Raleigh, N.C. — Retired state employees and teachers say 2017 is the year state lawmakers should help them catch up on the cost-of-living increases they've seldom seen in the past eight years.
Since 2009, the cost of living has increased between 11 and 14 percent, depending on the benchmarks used, while retired teachers and state employees have received only a 2 percent total cost-of-living increase in their pensions. As a result, the real-dollar value of their pensions has dropped by about 10 percent.
"You promised us cost of living, and now we're having to decide to buy medicine or buy food," said Sen. Joyce Waddell, D-Mecklenburg, a retired teacher and sponsor of Senate Bill 314, a proposal for a 2 percent cost-of-living adjustment, or COLA, for all retirees in 2017.
North Carolina Retired School Personnel Association president Joan Vass said many of her members made very little while they were working, and many now live at or below the poverty level in retirement, so even a small increase would make a difference.
"Many cannot make ends meet without finding a job, but most are really too old for that to be an option," Vass said. "Two percent in COLA in seven years is, in my opinion, a disgrace."
"As a retired state employee, sometimes it gets pretty tough on what's getting paid and what's not getting paid," agreed State Employees Association of North Carolina retiree leader Benny Brigman.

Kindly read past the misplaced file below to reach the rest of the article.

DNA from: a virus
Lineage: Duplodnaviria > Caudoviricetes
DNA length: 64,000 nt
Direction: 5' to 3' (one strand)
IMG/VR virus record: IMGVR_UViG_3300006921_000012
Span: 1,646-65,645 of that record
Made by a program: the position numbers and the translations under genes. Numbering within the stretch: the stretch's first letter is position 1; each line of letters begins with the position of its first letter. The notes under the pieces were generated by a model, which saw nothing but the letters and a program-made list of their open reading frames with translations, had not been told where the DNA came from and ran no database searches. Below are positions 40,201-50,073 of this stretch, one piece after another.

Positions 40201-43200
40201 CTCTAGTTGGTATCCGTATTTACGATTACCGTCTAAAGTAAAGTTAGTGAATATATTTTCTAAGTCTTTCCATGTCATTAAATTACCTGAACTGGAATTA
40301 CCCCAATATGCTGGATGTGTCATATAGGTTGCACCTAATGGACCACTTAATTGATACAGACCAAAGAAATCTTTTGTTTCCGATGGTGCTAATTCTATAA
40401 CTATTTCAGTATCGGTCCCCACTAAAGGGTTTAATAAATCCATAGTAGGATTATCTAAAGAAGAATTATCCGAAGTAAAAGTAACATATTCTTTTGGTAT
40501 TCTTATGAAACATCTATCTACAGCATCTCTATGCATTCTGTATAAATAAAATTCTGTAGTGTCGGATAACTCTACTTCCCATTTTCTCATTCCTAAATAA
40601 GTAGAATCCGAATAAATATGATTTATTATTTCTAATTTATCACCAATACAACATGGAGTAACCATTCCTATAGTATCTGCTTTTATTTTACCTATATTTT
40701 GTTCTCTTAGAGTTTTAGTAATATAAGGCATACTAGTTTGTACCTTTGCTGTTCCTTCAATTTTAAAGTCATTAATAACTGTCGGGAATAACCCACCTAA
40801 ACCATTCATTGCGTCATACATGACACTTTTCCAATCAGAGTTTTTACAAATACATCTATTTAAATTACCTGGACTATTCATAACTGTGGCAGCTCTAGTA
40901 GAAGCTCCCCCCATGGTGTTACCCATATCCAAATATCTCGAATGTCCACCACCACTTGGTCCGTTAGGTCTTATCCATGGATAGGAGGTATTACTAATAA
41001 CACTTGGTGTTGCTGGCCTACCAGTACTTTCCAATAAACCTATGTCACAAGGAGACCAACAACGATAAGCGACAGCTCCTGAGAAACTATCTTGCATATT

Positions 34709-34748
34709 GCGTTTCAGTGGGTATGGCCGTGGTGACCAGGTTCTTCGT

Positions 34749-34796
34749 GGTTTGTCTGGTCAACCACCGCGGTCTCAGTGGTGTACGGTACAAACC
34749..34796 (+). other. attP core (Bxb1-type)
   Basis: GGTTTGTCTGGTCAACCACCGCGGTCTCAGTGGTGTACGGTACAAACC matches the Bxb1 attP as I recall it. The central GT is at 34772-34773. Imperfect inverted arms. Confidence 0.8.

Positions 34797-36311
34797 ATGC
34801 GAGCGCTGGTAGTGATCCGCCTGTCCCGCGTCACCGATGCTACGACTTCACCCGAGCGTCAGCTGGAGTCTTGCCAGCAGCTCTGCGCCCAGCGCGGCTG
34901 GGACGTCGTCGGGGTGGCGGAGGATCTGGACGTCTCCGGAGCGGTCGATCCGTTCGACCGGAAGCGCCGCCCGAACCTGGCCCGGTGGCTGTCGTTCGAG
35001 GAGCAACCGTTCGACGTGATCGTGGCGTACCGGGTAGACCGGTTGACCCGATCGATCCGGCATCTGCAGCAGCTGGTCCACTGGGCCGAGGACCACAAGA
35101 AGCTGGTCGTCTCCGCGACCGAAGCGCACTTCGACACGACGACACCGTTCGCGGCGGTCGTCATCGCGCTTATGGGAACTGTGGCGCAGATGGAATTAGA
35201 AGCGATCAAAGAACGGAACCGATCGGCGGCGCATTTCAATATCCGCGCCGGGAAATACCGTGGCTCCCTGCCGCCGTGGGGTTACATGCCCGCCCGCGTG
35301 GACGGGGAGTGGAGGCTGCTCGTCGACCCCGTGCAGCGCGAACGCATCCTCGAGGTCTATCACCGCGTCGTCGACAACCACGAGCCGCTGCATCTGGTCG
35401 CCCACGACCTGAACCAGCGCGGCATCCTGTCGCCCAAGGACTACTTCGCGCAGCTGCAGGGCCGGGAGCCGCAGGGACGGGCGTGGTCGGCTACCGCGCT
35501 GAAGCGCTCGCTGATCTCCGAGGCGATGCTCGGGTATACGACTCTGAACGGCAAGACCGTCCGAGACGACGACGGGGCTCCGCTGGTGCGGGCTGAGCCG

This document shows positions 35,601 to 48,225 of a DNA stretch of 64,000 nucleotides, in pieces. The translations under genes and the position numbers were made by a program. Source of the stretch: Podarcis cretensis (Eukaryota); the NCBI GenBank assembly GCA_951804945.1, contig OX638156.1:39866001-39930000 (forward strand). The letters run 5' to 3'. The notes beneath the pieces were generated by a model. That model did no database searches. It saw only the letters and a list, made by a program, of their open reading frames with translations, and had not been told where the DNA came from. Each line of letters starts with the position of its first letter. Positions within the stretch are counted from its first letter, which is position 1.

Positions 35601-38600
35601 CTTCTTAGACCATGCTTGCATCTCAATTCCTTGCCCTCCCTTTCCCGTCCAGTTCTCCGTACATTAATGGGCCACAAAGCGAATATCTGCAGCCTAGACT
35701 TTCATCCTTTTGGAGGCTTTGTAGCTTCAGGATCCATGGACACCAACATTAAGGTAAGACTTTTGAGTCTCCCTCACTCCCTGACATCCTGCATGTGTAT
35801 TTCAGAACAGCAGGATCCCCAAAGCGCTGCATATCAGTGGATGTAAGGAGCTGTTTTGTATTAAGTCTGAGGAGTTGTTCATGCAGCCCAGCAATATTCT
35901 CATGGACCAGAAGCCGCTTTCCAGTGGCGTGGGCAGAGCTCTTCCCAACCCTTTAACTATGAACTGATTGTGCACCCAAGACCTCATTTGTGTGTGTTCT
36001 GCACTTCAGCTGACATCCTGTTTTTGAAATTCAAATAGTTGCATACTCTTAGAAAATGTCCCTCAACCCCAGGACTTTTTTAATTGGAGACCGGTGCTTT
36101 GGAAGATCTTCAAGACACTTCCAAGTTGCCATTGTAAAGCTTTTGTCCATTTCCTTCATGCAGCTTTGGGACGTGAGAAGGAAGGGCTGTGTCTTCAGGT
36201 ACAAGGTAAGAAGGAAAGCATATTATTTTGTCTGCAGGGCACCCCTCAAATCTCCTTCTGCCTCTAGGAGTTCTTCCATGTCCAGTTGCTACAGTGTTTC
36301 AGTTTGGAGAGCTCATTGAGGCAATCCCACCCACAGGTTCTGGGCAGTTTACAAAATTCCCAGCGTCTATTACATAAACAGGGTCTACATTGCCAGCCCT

Rep. Carla Cunningham, D-Mecklenburg, is a co-sponsor of the companion measure, House Bill 497. She receives the state pension of her late husband, former state lawmaker Pete Cunningham, and she said she had to look hard to even find the one-time bonus lawmakers gave retirees last year in lieu of a COLA.
"I think it was $20," Cunningham said.
Cunningham noted that legislative leaders had found money for tax reform and larger contributions to the rainy day fund in recent years but not for retirees who worked for the state for many years.
"One thing is for certain, we have not looked after our seniors in this state," she said. "What we do to the young and what we do to our seniors, it will tell the story for the entire state."
While the bill in the House has Republican primary sponsors, the bill in the Senate does not. That echoes 2016, when House lawmakers included a retiree COLA in their budget plan, but Senate leaders did not. At the time, Senate leaders said their concerns about the long-term fiscal health of the pension plan made them unwilling to place additional demands on it.
The Senate version has been sent to the Rules Committee, a negative sign, while the House bill has been sent to the Pensions Committee.
The Senate is expected to unveil its 2017 budget plan in the coming few weeks.